In our periodic series on seminal papers from the history of AI, we jump to the mid 1980s. Prior to that, the “connectionism” approach (neural networks based artificial intelligence) had gone through an ‘AI winter.’ Everything changed when Geoffrey Hinton and his fellow researchers discovered a way to get neural networks to work. They authored a paper that charted a course for a future AI revolution.
In 1986, Geoffrey Hinton, David Rumelhart, and Ronald Williams published a short paper in Nature titled “Learning representations by back-propagating errors.” The paper showed that a mathematical technique known as backpropagation could be used to train and optimize neural networks efficiently.
The “backprop” algorithm enabled the development of deep learning, a subfield of AI that is responsible for the most significant breakthroughs in recent years, revolutionizing industries from healthcare to finance and powering generative AI technologies. Today, backpropagation is the backbone of modern AI. When we read about large language models with billions of parameters, it is backpropagation that allows us to arrive at the appropriate values for each of the parameters.
However, backpropagation comes at a cost. Training a neural network is akin to adjusting the knob on a radio to catch the right signal. Except there are billions of knobs and each one needs millions of small adjustments. As one can imagine, this approach requires a tremendous amount of computing power.
A number of companies are working on developing hardware and software solutions to reduce the compute and power consumption required to train these models. Radical Ventures portfolio company CentML has developed a software only solution that reduces compute needs by 30-60%. Another Radical portfolio company, Untether AI, is developing AI specific chips that can run an already trained network more efficiently than any commercially available chip. These solutions will be critical in ensuring the progress on building and deploying AI models powered by backpropagation.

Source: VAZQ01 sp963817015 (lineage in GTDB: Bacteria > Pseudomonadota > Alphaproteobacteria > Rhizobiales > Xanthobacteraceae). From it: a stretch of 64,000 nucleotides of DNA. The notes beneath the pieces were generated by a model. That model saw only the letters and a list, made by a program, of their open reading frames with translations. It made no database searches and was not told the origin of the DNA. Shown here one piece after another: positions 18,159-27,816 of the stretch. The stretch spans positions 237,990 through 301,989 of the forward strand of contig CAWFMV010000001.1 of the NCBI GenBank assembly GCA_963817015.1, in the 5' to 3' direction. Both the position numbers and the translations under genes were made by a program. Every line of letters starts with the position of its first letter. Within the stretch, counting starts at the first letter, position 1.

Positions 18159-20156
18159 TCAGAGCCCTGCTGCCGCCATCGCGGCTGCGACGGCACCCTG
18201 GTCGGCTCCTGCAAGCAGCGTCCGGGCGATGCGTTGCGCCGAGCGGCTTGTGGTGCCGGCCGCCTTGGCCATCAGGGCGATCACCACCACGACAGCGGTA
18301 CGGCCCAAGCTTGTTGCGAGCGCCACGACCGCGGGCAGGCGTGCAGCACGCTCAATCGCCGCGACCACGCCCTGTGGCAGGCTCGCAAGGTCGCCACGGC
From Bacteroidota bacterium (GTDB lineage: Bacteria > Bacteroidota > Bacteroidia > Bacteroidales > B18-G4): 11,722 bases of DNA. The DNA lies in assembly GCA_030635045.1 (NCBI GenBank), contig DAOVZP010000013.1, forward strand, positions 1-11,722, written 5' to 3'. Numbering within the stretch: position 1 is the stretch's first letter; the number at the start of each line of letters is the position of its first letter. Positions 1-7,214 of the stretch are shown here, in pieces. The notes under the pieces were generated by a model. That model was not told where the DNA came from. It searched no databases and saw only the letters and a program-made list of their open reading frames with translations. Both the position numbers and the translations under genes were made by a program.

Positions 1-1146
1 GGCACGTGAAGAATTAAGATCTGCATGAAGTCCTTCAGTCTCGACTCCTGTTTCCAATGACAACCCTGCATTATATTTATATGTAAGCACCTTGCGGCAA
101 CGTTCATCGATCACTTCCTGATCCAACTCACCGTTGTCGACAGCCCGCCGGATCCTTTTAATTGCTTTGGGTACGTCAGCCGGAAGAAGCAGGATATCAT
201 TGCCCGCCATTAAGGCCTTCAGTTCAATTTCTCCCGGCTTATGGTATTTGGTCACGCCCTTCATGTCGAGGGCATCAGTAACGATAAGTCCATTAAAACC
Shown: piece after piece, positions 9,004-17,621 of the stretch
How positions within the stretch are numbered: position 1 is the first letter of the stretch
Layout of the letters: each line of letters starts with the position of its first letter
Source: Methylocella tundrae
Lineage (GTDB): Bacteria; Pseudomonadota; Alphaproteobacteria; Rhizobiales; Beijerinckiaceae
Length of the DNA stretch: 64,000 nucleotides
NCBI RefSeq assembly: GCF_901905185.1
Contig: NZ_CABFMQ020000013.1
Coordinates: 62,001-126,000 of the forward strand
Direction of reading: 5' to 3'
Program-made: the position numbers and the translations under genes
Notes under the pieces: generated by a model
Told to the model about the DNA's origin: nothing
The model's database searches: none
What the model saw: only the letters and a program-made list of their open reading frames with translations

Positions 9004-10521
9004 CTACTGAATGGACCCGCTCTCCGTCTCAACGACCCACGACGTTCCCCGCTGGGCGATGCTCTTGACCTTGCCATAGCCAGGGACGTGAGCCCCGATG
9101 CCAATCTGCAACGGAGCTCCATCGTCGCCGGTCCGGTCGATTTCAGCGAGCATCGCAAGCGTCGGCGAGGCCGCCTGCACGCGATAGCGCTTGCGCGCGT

Given these compute-intensive demands, researchers are searching for an alternative architecture that overcomes the inherent energy demands of backpropagation. Among those scientists is Geoffrey Hinton – one of the original researchers responsible for making backpropagation an indispensable part of the modern AI system.
We had a chance to ask Geoff Hinton about the 1986 paper and his current research. The following is an excerpt of our conversation:
Radical Ventures: How long had you been working on this problem before the publication?
Geoff Hinton: I started graduate school in 1972 and I was already obsessed with the problem of how to learn the connection strengths in a deep neural network. I quickly realised that the visual system must be using an unsupervised learning procedure and in 1973 I developed an unsupervised way to learn interesting individual feature detectors but I couldn’t figure out a good way to make them all different if they were looking at the same inputs. My adviser kept pressuring me to stop working on this problem, so I did my PhD thesis on a way to do inference in neural networks whose weights were determined by hand. But I kept thinking about the real problem.
Radical: What led you to backprop?
Geoff Hinton: David Rumelhart was a brilliant psychologist who figured out how to extend the delta rule which is normally used to train neural nets in which the inputs are directly connected to the outputs. I encouraged him to formulate his approach in terms of doing gradient descent on an objective function. It seems very obvious now, but at that time the people thinking about synaptic learning rules were typically not trying to derive the rule this way.
Radical: What has surprised you most about the reception to your work since the publication?